by George R.R. Martin
This is one of Martin's earlier works. It was written long before A Song of Ice and Fire Series. I originally read it WAY back in the day. Then because I was curious to see how he had changed as a writer, I reread it about three months back. The most obvious difference between the Martin of then and now is that he was much less verbose. This book is just under 400 pages but it feels like less than that. The plotting is very tight and the story, while not quite breakneck, doesn't spend a lot of time on what I thought of as irrelevancies. As far as the theme, there's not a lot of similarities between this and his later work except that the protagonist, much like Tyrion Lannister, is a remarkably ugly fellow with a sardonic sense of humor. Good and evil are more sharply defined than you would expect given Martin's oft cynical voice in his other creations. There are characters for whom you will be rooting to win and those for whom you will have nothing but contempt.
The story takes place in antebellum America, mostly in the South and lower Midwest so if realistic depictions of racist characters offend you why would you read this book. The most racist characters are the most morally debased in every way so there's that. The supernatural elements are in no way as horrific as the casual and widely accepted racism. Although the subject matter and a few harrowing scenes make this a horror novel, again just like Faerie Tale, this could be understood as dark fantasy. Ultimately Fevre Dream is an optimistic book.
Abner Marsh (think Mark Twain) is a steamboat captain who's fallen on hard times. He doesn't have the capital to keep up with his competitors. He's very good at what he does and still has some fire in his belly but not much else. He is anti-slavery and does what he can behind the scenes. In 1857 Marsh is approached by a polite and eccentric man named Joshua York who has researched Marsh and his business. York wants to partner in an investment to build the biggest fastest steamboat the Mississippi River has ever seen. It will be called the Fevre Dream. Marsh will be captain and York will be the silent partner with all the cash. York has enough capital to make this dream a reality. The frank but shrewd Marsh decides to accept the offer. But York is a strange sort. He is quick to command Marsh, sleeps all day and is incredibly furious when Marsh wakes him up during daytime, refusing to leave his darkened room. And York's friends behave as he does. Marsh doesn't like anyone telling him what to do and is concerned about never seeing York out and about during the daytime. It's obvious as to what sort of story this is to the reader before it is to Marsh as Martin very early introduces a "man" named Damon Julian, who is York's opposite number. Living in New Orleans, Julian is an enthusiastic slaveowner who doesn't hide his true nature as well as he should. He is completely opposed to everything York stands for. When things get a little too hot for him in New Orleans and he hears of York's attempts to "fix" their kind's nature, he decides to set his will against that of York's to see just who will be the true Bloodmaster.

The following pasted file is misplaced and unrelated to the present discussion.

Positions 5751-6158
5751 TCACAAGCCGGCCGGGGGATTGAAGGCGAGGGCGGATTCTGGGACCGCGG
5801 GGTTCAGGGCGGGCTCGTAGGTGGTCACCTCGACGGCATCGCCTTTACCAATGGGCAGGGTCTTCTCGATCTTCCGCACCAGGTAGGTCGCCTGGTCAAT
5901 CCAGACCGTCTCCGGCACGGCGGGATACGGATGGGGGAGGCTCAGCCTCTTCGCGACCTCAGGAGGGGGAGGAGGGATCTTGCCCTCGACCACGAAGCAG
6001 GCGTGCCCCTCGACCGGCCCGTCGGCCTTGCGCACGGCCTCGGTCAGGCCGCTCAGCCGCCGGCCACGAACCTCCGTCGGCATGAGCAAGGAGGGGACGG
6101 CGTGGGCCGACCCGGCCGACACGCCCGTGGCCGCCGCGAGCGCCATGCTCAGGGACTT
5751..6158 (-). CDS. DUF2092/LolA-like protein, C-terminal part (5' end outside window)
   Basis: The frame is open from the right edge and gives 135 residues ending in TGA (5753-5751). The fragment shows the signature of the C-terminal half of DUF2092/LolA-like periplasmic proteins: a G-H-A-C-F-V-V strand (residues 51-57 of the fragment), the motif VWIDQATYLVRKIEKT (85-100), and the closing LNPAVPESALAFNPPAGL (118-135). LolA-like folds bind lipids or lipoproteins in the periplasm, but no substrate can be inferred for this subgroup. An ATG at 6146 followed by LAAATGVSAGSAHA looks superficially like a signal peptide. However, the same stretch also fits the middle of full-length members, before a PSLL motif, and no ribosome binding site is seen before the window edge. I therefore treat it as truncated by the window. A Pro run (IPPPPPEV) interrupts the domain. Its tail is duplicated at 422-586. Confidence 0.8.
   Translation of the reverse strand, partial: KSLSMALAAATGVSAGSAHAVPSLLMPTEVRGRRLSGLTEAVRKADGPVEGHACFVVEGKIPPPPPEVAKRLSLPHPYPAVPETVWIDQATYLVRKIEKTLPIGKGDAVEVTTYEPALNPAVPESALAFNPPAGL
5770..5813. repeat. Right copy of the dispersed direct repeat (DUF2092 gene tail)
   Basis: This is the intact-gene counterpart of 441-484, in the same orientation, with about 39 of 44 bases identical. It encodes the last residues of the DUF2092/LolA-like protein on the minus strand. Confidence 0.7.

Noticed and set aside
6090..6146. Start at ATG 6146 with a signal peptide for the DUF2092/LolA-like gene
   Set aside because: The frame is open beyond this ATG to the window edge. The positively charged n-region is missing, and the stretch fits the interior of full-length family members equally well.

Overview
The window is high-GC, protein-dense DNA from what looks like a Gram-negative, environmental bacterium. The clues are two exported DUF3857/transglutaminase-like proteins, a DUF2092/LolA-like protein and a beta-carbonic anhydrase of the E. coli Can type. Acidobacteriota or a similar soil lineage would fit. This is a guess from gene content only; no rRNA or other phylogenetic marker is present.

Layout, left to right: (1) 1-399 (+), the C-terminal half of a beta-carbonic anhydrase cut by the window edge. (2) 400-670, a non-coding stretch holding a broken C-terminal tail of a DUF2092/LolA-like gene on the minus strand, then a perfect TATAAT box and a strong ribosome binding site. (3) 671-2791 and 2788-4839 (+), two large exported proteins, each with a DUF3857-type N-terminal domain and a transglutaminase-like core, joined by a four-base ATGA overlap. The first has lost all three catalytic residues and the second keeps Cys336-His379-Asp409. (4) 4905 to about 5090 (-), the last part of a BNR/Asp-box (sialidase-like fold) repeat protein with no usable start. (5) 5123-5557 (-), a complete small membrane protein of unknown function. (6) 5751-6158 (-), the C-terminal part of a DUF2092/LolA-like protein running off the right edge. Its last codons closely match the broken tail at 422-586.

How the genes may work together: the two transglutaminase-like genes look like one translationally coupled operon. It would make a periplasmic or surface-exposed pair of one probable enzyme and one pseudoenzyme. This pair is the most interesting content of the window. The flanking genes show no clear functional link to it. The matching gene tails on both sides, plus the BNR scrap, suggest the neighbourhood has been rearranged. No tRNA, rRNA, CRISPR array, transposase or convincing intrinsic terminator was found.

Julian likes slavery in part because he views it as humanity's attempt to imitate his kind. Julian very much believes in superior and inferior groups and individuals. And to him trying to change something that is "natural", such as his people being at the top of the food chain, is insane, blasphemous and ultimately impossible. Martin has some insights into morality here. He does not stint in describing slavery's ugliness or the foulness of humans who would hurt other humans just for fun or a chance to advance. Julian's aide-de-camp, Sour Billy, is just as much of a monster as later Martin characters such as Gregor Clegane or Ramsay Bolton. Marsh is a stand in for the reader as he is forced to make a decision about doing the right thing and helping the "man" who would become his friend, Joshua York. This has some strong horror scenes in it, both supernatural and otherwise, so if that's not your deal then you know what to do. If you are into this stuff there was also a graphic novel version but I prefer the original novel.